IDEAS home Printed from https://ideas.repec.org/p/arx/papers/1803.05075.html
   My bibliography  Save this paper

Stock Price Prediction using Principle Components

Author

Listed:
  • Mahsa Ghorbani
  • Edwin K. P. Chong

Abstract

The literature provides strong evidence that stock prices can be predicted from past price data. Principal component analysis (PCA) is a widely used mathematical technique for dimensionality reduction and analysis of data by identifying a small number of principal components to explain the variation found in a data set. In this paper, we describe a general method for stock price prediction using covariance information, in terms of a dimension reduction operation based on principle component analysis. Projecting the noisy observation onto a principle subspace leads to a well-conditioned problem. We illustrate our method on daily stock price values for five companies in different industries. We investigate the results based on mean squared error and directional change statistic of prediction, as measures of performance, and volatility of prediction as a measure of risk.

Suggested Citation

  • Mahsa Ghorbani & Edwin K. P. Chong, 2018. "Stock Price Prediction using Principle Components," Papers 1803.05075, arXiv.org.
  • Handle: RePEc:arx:papers:1803.05075
    as

    Download full text from publisher

    File URL: http://arxiv.org/pdf/1803.05075
    File Function: Latest version
    Download Restriction: no

    References listed on IDEAS

    as
    1. Shukla, Ravi & Trzcinka, Charles, 1990. " Sequential Tests of the Arbitrage Pricing Theory: A Comparison of Principal Components and Maximum Likelihood Factors," Journal of Finance, American Finance Association, vol. 45(5), pages 1541-1564, December.
    2. Ledoit, Olivier & Wolf, Michael, 2004. "A well-conditioned estimator for large-dimensional covariance matrices," Journal of Multivariate Analysis, Elsevier, vol. 88(2), pages 365-411, February.
    3. Fama, Eugene F & French, Kenneth R, 1992. " The Cross-Section of Expected Stock Returns," Journal of Finance, American Finance Association, vol. 47(2), pages 427-465, June.
    4. Andrew W. Lo, A. Craig MacKinlay, 1988. "Stock Market Prices do not Follow Random Walks: Evidence from a Simple Specification Test," Review of Financial Studies, Society for Financial Studies, vol. 1(1), pages 41-66.
    5. Ledoit, Olivier & Wolf, Michael, 2003. "Improved estimation of the covariance matrix of stock returns with an application to portfolio selection," Journal of Empirical Finance, Elsevier, vol. 10(5), pages 603-621, December.
    6. De Bondt, Werner F M & Thaler, Richard, 1985. " Does the Stock Market Overreact?," Journal of Finance, American Finance Association, vol. 40(3), pages 793-805, July.
    7. French, Kenneth R. & Roll, Richard, 1986. "Stock return variances : The arrival of information and the reaction of traders," Journal of Financial Economics, Elsevier, vol. 17(1), pages 5-26, September.
    8. Fung, William & Hsieh, David A, 1997. "Empirical Characteristics of Dynamic Trading Strategies: The Case of Hedge Funds," Review of Financial Studies, Society for Financial Studies, vol. 10(2), pages 275-302.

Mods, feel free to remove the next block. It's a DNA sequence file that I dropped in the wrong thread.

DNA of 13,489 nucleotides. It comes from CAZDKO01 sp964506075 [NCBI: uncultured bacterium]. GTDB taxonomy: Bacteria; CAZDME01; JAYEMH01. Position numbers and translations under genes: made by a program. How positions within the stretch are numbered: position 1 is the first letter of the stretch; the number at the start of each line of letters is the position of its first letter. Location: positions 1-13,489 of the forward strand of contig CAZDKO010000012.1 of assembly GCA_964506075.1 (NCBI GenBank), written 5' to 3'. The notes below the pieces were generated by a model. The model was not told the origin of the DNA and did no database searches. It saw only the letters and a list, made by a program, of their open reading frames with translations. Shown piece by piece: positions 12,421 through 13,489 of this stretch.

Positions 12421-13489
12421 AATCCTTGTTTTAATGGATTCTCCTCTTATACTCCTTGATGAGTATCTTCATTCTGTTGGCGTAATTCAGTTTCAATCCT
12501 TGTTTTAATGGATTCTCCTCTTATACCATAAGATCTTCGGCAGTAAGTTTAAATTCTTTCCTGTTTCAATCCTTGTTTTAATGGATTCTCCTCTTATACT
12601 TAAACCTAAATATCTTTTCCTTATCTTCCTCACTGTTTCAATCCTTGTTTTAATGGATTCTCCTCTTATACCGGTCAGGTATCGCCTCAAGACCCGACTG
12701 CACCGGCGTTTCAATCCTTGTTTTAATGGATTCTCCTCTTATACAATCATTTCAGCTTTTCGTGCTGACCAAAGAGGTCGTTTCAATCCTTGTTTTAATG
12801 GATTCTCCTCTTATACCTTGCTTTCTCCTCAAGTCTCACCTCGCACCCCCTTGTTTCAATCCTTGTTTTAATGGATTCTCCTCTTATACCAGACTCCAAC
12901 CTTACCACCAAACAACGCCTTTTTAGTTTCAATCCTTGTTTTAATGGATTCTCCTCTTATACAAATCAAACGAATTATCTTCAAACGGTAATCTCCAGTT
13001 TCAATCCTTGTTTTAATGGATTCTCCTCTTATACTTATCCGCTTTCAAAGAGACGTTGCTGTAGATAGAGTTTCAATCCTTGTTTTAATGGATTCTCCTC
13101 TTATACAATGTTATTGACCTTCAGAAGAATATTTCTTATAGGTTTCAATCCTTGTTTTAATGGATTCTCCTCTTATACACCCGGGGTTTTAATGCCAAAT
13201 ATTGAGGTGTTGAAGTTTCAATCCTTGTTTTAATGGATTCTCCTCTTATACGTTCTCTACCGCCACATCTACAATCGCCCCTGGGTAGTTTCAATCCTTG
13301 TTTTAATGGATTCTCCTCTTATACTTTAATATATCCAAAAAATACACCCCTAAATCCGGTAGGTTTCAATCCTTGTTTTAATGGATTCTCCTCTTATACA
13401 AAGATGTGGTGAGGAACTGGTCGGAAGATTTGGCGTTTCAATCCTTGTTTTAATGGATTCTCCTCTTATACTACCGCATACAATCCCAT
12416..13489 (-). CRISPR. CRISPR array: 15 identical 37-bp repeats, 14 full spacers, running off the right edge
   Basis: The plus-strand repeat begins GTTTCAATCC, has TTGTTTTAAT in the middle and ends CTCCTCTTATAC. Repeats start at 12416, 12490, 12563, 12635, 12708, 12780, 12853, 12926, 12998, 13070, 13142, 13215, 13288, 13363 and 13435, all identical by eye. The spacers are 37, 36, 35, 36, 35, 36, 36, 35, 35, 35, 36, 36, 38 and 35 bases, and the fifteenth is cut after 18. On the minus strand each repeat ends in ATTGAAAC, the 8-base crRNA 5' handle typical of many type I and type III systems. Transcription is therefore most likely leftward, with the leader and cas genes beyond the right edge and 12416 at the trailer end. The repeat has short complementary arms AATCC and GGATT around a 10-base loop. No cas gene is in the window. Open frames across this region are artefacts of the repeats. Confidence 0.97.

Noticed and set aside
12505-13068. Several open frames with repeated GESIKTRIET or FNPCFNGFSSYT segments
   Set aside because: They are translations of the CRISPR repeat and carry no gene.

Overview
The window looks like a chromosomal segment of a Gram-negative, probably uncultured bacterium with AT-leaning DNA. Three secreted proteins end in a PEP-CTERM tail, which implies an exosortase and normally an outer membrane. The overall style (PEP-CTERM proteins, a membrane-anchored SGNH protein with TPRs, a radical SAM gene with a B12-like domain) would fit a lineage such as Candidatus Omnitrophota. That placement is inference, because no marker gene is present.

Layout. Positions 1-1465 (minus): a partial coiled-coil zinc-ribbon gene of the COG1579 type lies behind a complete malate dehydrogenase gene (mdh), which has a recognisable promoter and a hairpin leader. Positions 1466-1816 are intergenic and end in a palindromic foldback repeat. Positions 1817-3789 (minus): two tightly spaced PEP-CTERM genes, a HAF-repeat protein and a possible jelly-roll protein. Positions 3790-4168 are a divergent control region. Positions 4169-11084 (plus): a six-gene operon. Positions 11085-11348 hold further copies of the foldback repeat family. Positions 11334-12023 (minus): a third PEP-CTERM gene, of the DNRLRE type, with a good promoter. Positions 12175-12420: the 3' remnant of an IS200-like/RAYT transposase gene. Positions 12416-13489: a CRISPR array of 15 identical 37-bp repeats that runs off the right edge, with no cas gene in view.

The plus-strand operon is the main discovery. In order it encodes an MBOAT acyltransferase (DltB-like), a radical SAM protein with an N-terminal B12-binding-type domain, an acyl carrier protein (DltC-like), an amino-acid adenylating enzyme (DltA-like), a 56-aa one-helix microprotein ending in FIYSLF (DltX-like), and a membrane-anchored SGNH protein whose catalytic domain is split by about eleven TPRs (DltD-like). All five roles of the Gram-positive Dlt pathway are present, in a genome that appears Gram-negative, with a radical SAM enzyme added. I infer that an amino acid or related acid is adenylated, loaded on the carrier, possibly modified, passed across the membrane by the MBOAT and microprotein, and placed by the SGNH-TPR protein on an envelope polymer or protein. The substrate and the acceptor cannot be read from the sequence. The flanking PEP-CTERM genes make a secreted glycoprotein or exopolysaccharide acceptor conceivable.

9. Fama, Eugene F & French, Kenneth R, 1988. "Permanent and Temporary Components of Stock Prices," Journal of Political Economy, University of Chicago Press, vol. 96(2), pages 246-273, April.
    10. Fama, Eugene F. & French, Kenneth R., 1988. "Dividend yields and expected stock returns," Journal of Financial Economics, Elsevier, vol. 22(1), pages 3-25, October.
    11. Gencay, Ramazan, 1998. "The predictability of security returns with simple technical trading rules," Journal of Empirical Finance, Elsevier, vol. 5(4), pages 347-359, October.
    Full references (including those not matched with items on IDEAS)

    More about this item

    NEP fields

    This paper has been announced in the following NEP Reports:

    Statistics

    Access and download statistics

    Corrections

    All material on this site has been provided by the respective publishers and authors. You can help correct errors and omissions. When requesting a correction, please mention this item's handle: RePEc:arx:papers:1803.05075. See general information about how to correct material in RePEc.

    For technical questions regarding this item, or to correct its authors, title, abstract, bibliographic or download information, contact: (arXiv administrators). General contact details of provider: http://arxiv.org/ .

    If you have authored this item and are not yet registered with RePEc, we encourage you to do it here. This allows to link your profile to this item. It also allows you to accept potential citations to this item that we are uncertain about.

    If CitEc recognized a reference but did not link an item in RePEc to it, you can help with this form .

    If you know of missing items citing this one, you can help us creating those links by adding the relevant references in the same way as above, for each refering item. If you are a registered author of this item, you may also want to check the "citations" tab in your RePEc Author Service profile, as there may be some citations waiting for confirmation.

    Please note that corrections may take a couple of weeks to filter through the various RePEc services.

    IDEAS is a RePEc service hosted by the Research Division of the Federal Reserve Bank of St. Louis . RePEc uses bibliographic data supplied by the respective publishers.